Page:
NFC Will Build Momentum But Still Faces Barriers To Entry Google Wallet, Isis Mobile Wallet, and the announced Microsoft wallet all rely on NFC or mobile contactless payment technology. Contactless payments have been available for more than a decade, but adoption has been stymied by a classic chicken-or-egg dilemma between retailers and card issuers. NFC-based contactless payments need both NFC-enabled handsets and point-ofsale (POS) equipment if there is to be a hope for adoption. Now market forces are converging to give NFC-based contactless payments a much-needed boost that will finally provide a fertile environment for broad adoption in the US within the next three to five years. Hereâ€™s what we expect to see:
Denee Carrington, Forrester Research Senior Analyst
â€˘ By 2016, more than a quarter of US consumers will own an NFC-enabled handset Indeed, most new smartphones will be NFC-enabled by 2013, as nearly all leading handset manufactures have announced plans to deliver NFC-enabled handsets to market. Apple is the obvious outlier... for now. But, even if Apple opts out of NFC, the other manufactures collectively have well over 65% penetration of US smartphones, a market that turns over about every two years. In addition, innovators such as DeviceFidelity have developed iPhone cases to make handsets NFC-capable. The handset dilemma will soon be solved.
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• EMV conversion will drive POS upgrades, and some retailers will future-proof with NFC American Express, MasterCard, Visa, and other industry leaders are pushing the US market forward in the adoption of contactless cards using the EMV payment standard. Credit card networks will impose a fraud liability shift as an incentive for merchants to accept and banks to issue EMV-compliant cards by 2015. The migration to EMV will spur point-ofsale terminal upgrades that can be configured to support NFC as well. This will create a synergy, as leading terminal manufacturers such as Verifone will incorporate NFC capabilities along with EMV in their products - essentially helping merchants “futureproof” their investments. • The power of NFC will be revealed in new consumer interactions In-store NFC payments will gain broader reach and adoption over the next three to five years, but there are even greater opportunities at unattended venues. Unattended points of sale such as vending machines, parking, and transit can deliver faster and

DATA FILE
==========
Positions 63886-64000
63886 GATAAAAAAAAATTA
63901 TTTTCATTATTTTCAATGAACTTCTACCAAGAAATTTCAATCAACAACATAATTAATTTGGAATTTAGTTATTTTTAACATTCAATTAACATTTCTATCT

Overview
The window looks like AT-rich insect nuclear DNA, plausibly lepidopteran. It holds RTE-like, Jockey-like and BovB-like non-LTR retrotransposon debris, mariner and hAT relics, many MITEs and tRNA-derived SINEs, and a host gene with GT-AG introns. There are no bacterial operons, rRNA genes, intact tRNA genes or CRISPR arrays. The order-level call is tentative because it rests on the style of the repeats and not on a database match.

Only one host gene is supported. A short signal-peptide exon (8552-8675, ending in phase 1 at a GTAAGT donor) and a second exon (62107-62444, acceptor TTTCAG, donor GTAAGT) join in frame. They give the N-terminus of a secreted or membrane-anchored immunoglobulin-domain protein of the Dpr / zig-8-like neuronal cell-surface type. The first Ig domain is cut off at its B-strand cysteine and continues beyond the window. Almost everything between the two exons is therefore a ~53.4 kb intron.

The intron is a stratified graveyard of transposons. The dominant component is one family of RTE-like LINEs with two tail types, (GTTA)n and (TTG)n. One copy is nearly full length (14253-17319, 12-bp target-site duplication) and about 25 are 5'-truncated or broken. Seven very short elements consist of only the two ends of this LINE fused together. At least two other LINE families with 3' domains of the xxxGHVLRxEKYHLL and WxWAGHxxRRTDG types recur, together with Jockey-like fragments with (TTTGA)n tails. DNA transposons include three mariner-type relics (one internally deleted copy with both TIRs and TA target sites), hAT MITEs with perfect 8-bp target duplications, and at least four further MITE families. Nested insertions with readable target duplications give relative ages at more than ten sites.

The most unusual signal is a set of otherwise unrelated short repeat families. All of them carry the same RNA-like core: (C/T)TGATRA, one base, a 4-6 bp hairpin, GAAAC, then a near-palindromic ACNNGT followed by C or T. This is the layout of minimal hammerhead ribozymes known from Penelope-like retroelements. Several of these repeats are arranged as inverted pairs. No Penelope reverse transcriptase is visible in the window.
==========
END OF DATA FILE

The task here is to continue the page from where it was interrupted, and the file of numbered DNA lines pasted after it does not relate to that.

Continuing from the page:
more convenient payments, and there are many trials currently underway. In addition, branded, programmable NFC tags can be easily deployed, introducing a new way to engage with consumers. So, as NFC handsets gain prevalence in the marketplace, the two-way exchange of information will inspire innovators to create new experiences with consumers wherever they are: realtime interaction on the street with smart posters, instore with smart displays, or even in the consumer’s home.